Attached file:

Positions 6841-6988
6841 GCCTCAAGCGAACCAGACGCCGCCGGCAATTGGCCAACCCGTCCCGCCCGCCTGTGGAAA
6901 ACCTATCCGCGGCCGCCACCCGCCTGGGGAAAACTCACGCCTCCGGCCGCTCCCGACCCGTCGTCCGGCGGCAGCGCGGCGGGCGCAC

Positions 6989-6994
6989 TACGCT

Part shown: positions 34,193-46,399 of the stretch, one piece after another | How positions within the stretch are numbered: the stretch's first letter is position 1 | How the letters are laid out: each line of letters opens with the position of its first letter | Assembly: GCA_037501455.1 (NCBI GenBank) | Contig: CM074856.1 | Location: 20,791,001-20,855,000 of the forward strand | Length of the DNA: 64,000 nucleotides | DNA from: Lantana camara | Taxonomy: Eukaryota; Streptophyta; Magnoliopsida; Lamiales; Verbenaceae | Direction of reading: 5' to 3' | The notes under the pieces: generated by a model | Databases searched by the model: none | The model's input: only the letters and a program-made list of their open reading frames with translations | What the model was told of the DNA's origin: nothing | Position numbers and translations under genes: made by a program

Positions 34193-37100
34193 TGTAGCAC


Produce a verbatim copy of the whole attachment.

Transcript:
Positions 6841-6988
6841 GCCTCAAGCGAACCAGACGCCGCCGGCAATTGGCCAACCCGTCCCGCCCGCCTGTGGAAA
6901 ACCTATCCGCGGCCGCCACCCGCCTGGGGAAAACTCACGCCTCCGGCCGCTCCCGACCCGTCGTCCGGCGGCAGCGCGGCGGGCGCAC

Positions 6989-6994
6989 TACGCT

Part shown: positions 34,193-46,399 of the stretch, one piece after another | How positions within the stretch are numbered: the stretch's first letter is position 1 | How the letters are laid out: each line of letters opens with the position of its first letter | Assembly: GCA_037501455.1 (NCBI GenBank) | Contig: CM074856.1 | Location: 20,791,001-20,855,000 of the forward strand | Length of the DNA: 64,000 nucleotides | DNA from: Lantana camara | Taxonomy: Eukaryota; Streptophyta; Magnoliopsida; Lamiales; Verbenaceae | Direction of reading: 5' to 3' | The notes under the pieces: generated by a model | Databases searched by the model: none | The model's input: only the letters and a program-made list of their open reading frames with translations | What the model was told of the DNA's origin: nothing | Position numbers and translations under genes: made by a program

Positions 34193-37100
34193 TGTAGCAC